Starlink would set browsing limits per household

The company plans to reduce navigation limits to a certain amount per month, during peak hours

Starlink, Elon Musk’s satellite Internet service, will reduce the speed of the connection in homes when users reach a certain amount of data per month during peak hours, although they will have the option to pay additionally to consume more gigabytes (GB) at higher speed.

The new “Fair Use Policy” that Starlink is going to apply to residential services establishes monthly limits on the amount of data that users can consume at high speed, which means that once they exceed them, they will experience a reduction in the speed of connection for the remainder of the billing period.

Starlink offers home users a certain amount of data for priority access each month. Specifically, it identifies this priority access during peak hours, between 07:00 and 23:00 and with a maximum limit of 1TB.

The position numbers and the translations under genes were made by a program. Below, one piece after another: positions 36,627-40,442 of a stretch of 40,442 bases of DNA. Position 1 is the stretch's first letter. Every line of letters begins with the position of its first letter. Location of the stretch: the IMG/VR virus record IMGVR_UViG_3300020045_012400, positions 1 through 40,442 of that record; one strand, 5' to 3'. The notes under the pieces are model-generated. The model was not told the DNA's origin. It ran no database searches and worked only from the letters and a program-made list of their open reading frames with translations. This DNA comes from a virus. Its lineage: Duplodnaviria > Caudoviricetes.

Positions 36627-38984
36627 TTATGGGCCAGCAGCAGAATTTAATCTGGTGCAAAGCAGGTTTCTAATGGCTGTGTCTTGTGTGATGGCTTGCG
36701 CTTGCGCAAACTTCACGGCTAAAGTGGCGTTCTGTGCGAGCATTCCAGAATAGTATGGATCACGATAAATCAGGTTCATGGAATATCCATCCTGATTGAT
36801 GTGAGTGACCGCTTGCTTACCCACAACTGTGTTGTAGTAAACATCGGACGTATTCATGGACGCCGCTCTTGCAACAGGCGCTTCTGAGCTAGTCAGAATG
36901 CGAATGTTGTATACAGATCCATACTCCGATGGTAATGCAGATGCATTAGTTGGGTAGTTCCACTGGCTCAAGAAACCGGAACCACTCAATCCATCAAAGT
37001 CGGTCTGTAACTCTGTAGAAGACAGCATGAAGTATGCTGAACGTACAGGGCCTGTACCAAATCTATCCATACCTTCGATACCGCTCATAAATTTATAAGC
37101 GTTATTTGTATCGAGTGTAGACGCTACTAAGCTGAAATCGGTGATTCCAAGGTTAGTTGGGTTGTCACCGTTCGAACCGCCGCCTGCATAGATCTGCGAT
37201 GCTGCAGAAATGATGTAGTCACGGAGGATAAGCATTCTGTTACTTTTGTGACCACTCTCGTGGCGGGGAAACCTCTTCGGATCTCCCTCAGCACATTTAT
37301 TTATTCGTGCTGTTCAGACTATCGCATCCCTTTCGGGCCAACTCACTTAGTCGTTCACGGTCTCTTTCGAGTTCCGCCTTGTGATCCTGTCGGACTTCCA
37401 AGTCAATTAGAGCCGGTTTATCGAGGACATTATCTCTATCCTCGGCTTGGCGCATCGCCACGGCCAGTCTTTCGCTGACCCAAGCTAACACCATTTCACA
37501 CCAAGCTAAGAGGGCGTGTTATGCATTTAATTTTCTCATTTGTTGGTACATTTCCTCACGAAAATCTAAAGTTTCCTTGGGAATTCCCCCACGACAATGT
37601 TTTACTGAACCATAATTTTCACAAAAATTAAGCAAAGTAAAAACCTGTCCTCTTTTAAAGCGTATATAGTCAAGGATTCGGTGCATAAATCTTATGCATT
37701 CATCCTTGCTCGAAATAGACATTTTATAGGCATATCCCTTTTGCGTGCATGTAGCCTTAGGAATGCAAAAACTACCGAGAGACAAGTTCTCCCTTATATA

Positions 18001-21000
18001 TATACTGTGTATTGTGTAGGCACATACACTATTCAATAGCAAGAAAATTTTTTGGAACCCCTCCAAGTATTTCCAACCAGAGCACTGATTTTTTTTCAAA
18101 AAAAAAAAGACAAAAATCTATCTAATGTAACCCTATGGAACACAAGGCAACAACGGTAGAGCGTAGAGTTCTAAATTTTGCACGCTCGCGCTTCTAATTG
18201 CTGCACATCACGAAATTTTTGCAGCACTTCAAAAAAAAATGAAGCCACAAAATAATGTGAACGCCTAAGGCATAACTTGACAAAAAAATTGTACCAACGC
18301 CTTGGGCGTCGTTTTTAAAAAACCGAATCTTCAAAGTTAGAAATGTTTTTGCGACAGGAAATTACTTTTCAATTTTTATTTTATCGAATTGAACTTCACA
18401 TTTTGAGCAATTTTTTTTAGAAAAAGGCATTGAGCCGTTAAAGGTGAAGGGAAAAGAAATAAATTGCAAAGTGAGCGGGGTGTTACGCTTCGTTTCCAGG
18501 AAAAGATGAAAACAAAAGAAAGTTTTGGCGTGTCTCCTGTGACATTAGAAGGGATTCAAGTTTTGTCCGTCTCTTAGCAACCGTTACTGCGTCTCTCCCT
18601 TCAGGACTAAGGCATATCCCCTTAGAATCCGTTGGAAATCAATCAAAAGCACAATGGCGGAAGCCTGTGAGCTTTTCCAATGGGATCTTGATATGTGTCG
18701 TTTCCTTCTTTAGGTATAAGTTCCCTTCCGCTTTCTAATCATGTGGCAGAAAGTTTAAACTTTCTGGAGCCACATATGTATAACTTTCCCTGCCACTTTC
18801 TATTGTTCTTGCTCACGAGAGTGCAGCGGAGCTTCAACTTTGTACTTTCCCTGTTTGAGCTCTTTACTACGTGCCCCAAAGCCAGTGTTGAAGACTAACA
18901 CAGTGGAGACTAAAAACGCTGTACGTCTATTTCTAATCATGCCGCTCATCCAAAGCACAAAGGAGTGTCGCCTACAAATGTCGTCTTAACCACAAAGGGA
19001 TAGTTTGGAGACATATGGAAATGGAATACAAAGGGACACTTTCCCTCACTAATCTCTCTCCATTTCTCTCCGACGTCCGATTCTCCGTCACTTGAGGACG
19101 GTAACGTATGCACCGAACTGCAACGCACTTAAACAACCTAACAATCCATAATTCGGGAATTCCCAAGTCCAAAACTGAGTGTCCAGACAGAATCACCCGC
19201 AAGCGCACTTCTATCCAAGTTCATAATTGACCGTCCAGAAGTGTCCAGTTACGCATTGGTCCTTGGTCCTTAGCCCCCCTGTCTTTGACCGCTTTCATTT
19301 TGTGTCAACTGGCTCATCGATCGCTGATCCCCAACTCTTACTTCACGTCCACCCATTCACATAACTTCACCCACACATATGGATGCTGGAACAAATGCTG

Once that amount of data is consumed, users will experience basic access which, when there is congestion on the network, will reduce connection speed and performance. The company already warns that this may affect the experience in third-party services and applications that make intensive use of this resource, such as broadcasts.

From Starlink they clarify that “in areas that are not congested or at times of little use, users should not notice any difference in performance between Priority and Basic Access during normal use”, as explained on their website.

For users who have exhausted the amount of data available in priority access, the company offers the option to purchase additional data at a high speed, which charges 0.25 cents per GB.

This change in the “Fair Use Policy” for residential services is not “at this time” available in the Spanish market, but it already applies to users in the United States.

K. Tovar

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Source: Computerhoy

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